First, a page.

Category Archives for Featured Inspection

Surrey New Roof Inspection

We recently had the opportunity to review a newly-installed roof in Surrey, BC, installed by local roofer Vantage Roofing. Vantage has been installing mostly shingle roofs in the lower mainland BC for a while now, and we were curious how their latest roofing job would turn out.

The home was a 2-level, single family home, which was particularly tall, due to the height of the ceilings. This is a tricky roof to access under normal conditions, however especially so under the challenging conditions of heavy rain and mud.

Design & Features

This was an architecturally complex roof, with a medley of slopes, wood-framed chimneys, and standing-seam metal roof sections. Due to the complexity, the roof presents a large number of potential leakage points. This level of complexity often challenges even the most experienced roofing professionals.

Materials & Installation

The selected shingles were Malarkey brand laminate "dimensional" fiberglass shingles. Malarkey shingles have a reputation for being durable, and good value for the money. Beneath the shingles was a synthetic underlay over sturdy 5/8" plywood sheathing.

In inspecting the nail pattern, a critical element in roofing, we noted that a standard 4-nail pattern had been adhered to. For those unfamiliar, this pattern ensures the shingles remain firm against adverse weather conditions. The alignment of the nails along the nailer line and the effective fusion of thermal strips were satisfactory.

Venting & Protection

The chosen venting solution, Duraflo box-style vents paired with soffit venting, looked up to snuff. However, it's always wise to ensure attic airflow remains unhindered. Vantage Roofing's choice of employing an ice and water shield membrane, especially around roof penetrations and valleys, was reassuring. In layman's terms, this shield acts like a safety net, reducing the chances of water damage if any part of the roof were to falter.

Finer Details

"W" metal valley flashings were installed at the valleys. These flashings, which guide rainwater off the roof, were neatly aligned with no signs of damage. A particular chimney, however, caught my attention due to its location in a valley – a spot that often poses a higher risk for leakage. While the flashings appeared well done, there was some minor construction debris and building paper adjustment required.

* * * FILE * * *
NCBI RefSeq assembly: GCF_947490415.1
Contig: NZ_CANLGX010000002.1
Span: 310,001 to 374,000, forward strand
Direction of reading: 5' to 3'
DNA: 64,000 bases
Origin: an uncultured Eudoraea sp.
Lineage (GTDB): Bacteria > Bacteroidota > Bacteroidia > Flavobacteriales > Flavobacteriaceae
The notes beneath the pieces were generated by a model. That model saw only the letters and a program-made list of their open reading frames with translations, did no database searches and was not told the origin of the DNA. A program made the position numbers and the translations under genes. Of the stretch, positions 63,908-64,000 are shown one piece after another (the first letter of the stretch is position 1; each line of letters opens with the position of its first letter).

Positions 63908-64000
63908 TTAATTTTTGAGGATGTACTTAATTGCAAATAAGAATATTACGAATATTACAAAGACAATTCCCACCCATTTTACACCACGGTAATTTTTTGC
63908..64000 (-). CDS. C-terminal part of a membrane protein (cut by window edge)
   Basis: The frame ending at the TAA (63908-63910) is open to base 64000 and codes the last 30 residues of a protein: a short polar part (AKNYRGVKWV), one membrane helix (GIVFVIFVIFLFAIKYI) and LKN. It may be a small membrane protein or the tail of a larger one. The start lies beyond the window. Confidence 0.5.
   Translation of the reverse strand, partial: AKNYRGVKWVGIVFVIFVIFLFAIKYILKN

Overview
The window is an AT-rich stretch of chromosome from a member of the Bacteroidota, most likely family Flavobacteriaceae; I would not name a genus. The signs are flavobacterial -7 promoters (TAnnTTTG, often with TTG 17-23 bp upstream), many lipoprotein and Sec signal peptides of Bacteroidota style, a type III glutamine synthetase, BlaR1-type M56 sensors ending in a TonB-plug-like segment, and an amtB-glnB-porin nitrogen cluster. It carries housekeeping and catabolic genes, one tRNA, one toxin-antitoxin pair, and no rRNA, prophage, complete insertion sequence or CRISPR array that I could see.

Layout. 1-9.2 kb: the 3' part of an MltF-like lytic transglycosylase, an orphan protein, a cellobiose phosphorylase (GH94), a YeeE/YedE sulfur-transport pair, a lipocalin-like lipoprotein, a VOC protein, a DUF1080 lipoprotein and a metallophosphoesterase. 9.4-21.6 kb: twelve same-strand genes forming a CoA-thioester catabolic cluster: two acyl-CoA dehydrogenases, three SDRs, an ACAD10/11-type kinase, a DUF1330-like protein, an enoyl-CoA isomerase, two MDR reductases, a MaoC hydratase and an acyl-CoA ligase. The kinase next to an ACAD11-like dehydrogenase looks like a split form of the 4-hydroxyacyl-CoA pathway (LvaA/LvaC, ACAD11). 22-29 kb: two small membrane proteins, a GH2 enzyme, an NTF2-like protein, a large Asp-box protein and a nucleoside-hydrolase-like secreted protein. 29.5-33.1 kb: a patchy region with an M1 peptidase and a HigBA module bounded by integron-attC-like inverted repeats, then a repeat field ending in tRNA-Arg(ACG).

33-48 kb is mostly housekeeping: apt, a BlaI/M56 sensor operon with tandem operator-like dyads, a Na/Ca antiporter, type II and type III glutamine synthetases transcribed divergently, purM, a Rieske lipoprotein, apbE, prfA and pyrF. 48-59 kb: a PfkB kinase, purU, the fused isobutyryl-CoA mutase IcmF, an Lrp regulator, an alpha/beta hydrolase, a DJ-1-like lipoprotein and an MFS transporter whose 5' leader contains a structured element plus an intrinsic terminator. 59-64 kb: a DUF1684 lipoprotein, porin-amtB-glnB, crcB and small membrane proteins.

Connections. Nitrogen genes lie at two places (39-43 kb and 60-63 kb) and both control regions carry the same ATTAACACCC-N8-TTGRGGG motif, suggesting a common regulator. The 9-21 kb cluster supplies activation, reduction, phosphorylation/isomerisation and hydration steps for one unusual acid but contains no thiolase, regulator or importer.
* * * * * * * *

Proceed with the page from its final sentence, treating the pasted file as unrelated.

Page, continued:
Further, while the metal roof ornaments seemed well-fastened, we couldn't help but notice sharp edges on the rear metal roof. These could potentially harm the protective membrane around them and would benefit from some rectification.

Recommendations & Reminders

While the roof appeared be performing well, especially in heavy rain, there were a few areas that required attention:

A ridge cap flashing needs improvements to ensure maximum protection against water.

While the rear rain channel (which directs runoff into the gutter) functioned efficiently, it's essential to keep it clean for optimal performance.

At the front lower roof, flashings should be better integrated behind the stone cladding to prevent potential water intrusion.

For those unfamiliar, "kickout flashings" are essential elements that direct water away from walls. In this case, larger kickout flashings are recommended to ensure water doesn't breach the wall cavity.


Overall, seeing a brand-new roof take on the fury of a heavy downpour is the ultimate litmus test. Vantage Roofing has installed a roof that will protect the homeowners from the elements well, and last decades. The majority of the installation was top-notch, reflecting the expertise of the team behind it. A few areas need some tweaks, but nothing out of the ordinary for a new construction. 

For the homeowners, this inspection promises peace of mind, knowing that their new roof is prepared to stand the test of time and weather.

Remember, no roof, or home for that matter, is entirely flawless post-construction. Regular maintenance and minor touch-ups are part and parcel of homeownership. So, hats off to Vantage Roofing for their impressive work, and to all the future homeowners: may your roofs always keep you safe and dry.

J Thompleson in Coquitlam Just Reviewed Us on Homestars!

Thanks to J. Thompleson in Coquitlam for our latest Home Inspector Review!

We did a home inspection for J. Thompleson’s new purchase – a detached home in Coquitlam, which was built in 1986.

Home Inspector Review Coquitlam